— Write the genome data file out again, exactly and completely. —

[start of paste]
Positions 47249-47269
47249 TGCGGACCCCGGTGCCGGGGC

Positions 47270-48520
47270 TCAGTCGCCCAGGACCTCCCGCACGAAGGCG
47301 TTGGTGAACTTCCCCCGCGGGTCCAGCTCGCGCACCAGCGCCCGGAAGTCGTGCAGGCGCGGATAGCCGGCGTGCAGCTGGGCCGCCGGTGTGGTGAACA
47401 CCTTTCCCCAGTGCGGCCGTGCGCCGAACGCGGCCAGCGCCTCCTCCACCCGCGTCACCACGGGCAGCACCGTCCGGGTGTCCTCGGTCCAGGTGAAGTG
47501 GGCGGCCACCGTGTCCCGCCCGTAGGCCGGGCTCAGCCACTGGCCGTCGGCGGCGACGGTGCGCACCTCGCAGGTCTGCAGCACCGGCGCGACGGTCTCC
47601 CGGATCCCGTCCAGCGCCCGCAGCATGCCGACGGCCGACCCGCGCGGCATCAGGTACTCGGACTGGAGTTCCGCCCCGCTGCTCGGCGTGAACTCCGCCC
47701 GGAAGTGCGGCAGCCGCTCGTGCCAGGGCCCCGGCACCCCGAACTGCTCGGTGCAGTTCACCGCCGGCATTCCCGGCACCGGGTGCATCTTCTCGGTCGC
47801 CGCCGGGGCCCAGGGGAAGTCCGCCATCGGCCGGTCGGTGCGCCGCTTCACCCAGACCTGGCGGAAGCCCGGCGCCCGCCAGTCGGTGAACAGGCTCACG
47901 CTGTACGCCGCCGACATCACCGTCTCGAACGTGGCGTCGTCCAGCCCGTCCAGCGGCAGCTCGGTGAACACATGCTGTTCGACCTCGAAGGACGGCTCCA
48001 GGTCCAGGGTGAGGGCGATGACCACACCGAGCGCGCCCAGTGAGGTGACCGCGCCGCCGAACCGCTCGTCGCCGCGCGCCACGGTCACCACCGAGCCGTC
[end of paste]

Positions 47249-47269
47249 TGCGGACCCCGGTGCCGGGGC

Positions 47270-48520
47270 TCAGTCGCCCAGGACCTCCCGCACGAAGGCG
47301 TTGGTGAACTTCCCCCGCGGGTCCAGCTCGCGCACCAGCGCCCGGAAGTCGTGCAGGCGCGGATAGCCGGCGTGCAGCTGGGCCGCCGGTGTGGTGAACA
47401 CCTTTCCCCAGTGCGGCCGTGCGCCGAACGCGGCCAGCGCCTCCTCCACCCGCGTCACCACGGGCAGCACCGTCCGGGTGTCCTCGGTCCAGGTGAAGTG
47501 GGCGGCCACCGTGTCCCGCCCGTAGGCCGGGCTCAGCCACTGGCCGTCGGCGGCGACGGTGCGCACCTCGCAGGTCTGCAGCACCGGCGCGACGGTCTCC
47601 CGGATCCCGTCCAGCGCCCGCAGCATGCCGACGGCCGACCCGCGCGGCATCAGGTACTCGGACTGGAGTTCCGCCCCGCTGCTCGGCGTGAACTCCGCCC
47701 GGAAGTGCGGCAGCCGCTCGTGCCAGGGCCCCGGCACCCCGAACTGCTCGGTGCAGTTCACCGCCGGCATTCCCGGCACCGGGTGCATCTTCTCGGTCGC
47801 CGCCGGGGCCCAGGGGAAGTCCGCCATCGGCCGGTCGGTGCGCCGCTTCACCCAGACCTGGCGGAAGCCCGGCGCCCGCCAGTCGGTGAACAGGCTCACG
47901 CTGTACGCCGCCGACATCACCGTCTCGAACGTGGCGTCGTCCAGCCCGTCCAGCGGCAGCTCGGTGAACACATGCTGTTCGACCTCGAAGGACGGCTCCA
48001 GGTCCAGGGTGAGGGCGATGACCACACCGAGCGCGCCCAGTGAGGTGACCGCGCCGCCGAACCGCTCGTCGCCGCGCGCCACGGTCACCACCGAGCCGTC